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8 Vet-Approved Home Remedies for Dog Breath

Written by: Jordyn Alger

Last Updated on April 3, 2024 by Dogster Team

dog breathing

8 Vet-Approved Home Remedies for Dog Breath


Dr. Chyrle Bonk Photo


Dr. Chyrle Bonk

DVM (Veterinarian)

The information is current and up-to-date in accordance with the latest veterinarian research.

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You’re playing with your dog when suddenly you get a whiff of something foul. What is that awful smell? You search all around for signs of garbage or something dead, but it turns out it was your pet’s doggy breath all along.

Thankfully, there are ways that you can freshen up your dog’s breath and make playtime a much more enjoyable experience for everyone. Below, we’ll discuss eight home remedies for bad dog breath so you can save yourself from the stink.

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What to Know Before You Start

Before searching for home remedies to cure your dog’s bad breath, you should make an appointment with your vet. Foul breath is often a sign of a medical condition. In that case, trying to fix the issue with a home remedy won’t be effective, and it may make your dog sicker as the condition progresses with no treatment.

Therefore, your first step should always be to consult your vet. Your vet will be able to determine if your dog has dental disease or another serious issue that contributes to their bad breath. If your vet rules out the possibility of a health concern, you can then turn to home remedies.

The 8 Dog Breath Home Remedies

1. Brush Your Dog’s Teeth

Brushing your dog’s teeth is one of the best ways to fight stinky dog breath. Regular brushing is an essential part of canine grooming care and should be done around two to three times per week. Depending on your dog’s breed and health status, your vet may recommend brushing their teeth more often.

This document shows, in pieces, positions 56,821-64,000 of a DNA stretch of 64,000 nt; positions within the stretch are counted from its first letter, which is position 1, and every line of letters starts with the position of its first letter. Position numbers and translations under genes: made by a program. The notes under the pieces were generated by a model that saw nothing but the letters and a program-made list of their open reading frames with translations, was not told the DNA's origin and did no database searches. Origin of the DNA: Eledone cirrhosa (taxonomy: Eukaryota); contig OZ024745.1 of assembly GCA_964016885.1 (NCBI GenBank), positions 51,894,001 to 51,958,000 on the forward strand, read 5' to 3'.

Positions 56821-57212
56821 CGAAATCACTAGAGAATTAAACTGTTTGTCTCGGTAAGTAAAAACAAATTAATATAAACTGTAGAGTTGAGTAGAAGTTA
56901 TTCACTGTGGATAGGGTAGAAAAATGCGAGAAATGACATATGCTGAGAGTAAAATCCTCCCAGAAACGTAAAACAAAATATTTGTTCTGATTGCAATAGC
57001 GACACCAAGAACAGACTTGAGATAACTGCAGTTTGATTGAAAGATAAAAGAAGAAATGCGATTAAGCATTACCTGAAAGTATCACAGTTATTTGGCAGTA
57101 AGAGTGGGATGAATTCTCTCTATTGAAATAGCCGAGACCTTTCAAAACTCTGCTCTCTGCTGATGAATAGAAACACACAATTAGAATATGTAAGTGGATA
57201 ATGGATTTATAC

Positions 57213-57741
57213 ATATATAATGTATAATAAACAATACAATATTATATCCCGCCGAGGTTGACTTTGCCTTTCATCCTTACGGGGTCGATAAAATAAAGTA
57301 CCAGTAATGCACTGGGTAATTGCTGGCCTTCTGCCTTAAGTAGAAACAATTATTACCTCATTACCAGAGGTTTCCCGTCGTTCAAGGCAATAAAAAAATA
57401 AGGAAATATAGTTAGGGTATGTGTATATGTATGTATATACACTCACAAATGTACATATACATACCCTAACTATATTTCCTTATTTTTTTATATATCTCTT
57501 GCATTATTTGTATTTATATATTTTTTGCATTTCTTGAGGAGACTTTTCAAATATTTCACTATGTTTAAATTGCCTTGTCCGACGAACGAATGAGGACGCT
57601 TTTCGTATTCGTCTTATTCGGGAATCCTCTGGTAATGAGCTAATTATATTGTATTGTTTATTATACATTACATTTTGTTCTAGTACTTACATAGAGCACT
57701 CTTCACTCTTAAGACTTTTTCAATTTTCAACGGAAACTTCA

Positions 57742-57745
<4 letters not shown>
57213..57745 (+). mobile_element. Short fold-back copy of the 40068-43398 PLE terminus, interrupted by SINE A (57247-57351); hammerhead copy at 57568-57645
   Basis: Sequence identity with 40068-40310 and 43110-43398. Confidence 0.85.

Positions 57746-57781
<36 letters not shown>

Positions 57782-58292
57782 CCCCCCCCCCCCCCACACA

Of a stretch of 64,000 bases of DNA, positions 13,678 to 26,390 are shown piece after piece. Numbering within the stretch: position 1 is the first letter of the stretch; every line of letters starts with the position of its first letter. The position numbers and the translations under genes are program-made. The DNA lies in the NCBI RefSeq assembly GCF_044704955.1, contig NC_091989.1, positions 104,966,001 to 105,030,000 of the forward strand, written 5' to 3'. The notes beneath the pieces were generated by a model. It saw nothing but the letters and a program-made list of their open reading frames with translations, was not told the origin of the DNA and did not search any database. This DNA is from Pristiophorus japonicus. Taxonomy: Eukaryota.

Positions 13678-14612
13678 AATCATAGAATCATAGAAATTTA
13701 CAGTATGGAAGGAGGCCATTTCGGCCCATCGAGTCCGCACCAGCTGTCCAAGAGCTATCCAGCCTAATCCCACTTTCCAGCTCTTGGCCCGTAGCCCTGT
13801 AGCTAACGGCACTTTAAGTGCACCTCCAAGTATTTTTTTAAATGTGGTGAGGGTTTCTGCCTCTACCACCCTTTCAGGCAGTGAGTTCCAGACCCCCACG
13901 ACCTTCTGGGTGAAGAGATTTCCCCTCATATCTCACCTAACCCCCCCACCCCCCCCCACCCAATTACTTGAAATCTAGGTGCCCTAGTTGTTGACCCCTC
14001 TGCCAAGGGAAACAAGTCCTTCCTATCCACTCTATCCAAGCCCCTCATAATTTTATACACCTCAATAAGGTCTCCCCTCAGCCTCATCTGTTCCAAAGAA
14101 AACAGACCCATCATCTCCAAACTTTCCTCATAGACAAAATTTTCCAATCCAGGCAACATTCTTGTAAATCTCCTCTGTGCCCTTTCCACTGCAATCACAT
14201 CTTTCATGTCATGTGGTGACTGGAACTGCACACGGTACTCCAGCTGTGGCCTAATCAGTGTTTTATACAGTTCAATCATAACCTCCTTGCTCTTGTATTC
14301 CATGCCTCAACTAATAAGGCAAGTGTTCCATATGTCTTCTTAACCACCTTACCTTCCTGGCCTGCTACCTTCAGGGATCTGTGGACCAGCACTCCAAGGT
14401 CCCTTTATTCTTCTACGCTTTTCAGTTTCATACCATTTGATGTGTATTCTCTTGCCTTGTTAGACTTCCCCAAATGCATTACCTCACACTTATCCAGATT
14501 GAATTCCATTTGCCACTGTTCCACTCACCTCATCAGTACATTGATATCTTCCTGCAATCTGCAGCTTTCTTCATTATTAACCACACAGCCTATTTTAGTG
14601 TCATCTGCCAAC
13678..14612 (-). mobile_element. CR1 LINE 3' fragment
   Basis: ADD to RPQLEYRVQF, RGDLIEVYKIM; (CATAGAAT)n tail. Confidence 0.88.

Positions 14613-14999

You can purchase canine toothpaste and a canine toothbrush to clean their teeth. You should never use human toothpaste to brush your dog’s teeth since it contains potentially hazardous ingredients. Brushing your dog’s teeth may seem like a daunting task, but it is something that you can train your pet to accept.

If you make the experience comforting and rewarding, your dog may even enjoy having their teeth brushed.

2. Use Dental Treats

black dog waiting patiently for the baked treat
Image Credit: Rasulov, Shutterstock

If your dog is crazy about eating treats, why not take advantage of that and give them dental treats? Dental treats are designed to mechanically reduce plaque and tartar while your pup chews on them, and some contain enzymes to help remove odor-causing bacteria.

When searching for dental treats, make sure you find one displaying the Veterinary Oral Health Council’s Seal of Acceptance. This ensures that the treat you give your dog is safe and effective.

3. Feed Your Dog Dental Hygiene Diets

In addition to dental treats, there are dental diets that you can feed your dog. Veterinary-approved dental diets that are clinically proven to reduce dental disease risks can help keep your dog’s breath fresh. The kibble cleans your dog’s teeth and prevents tartar accumulation.

Before switching your dog to a dental diet, ask your vet if it’s suitable for your dog. Changing a dog’s diet should be done gradually to prevent an upset stomach.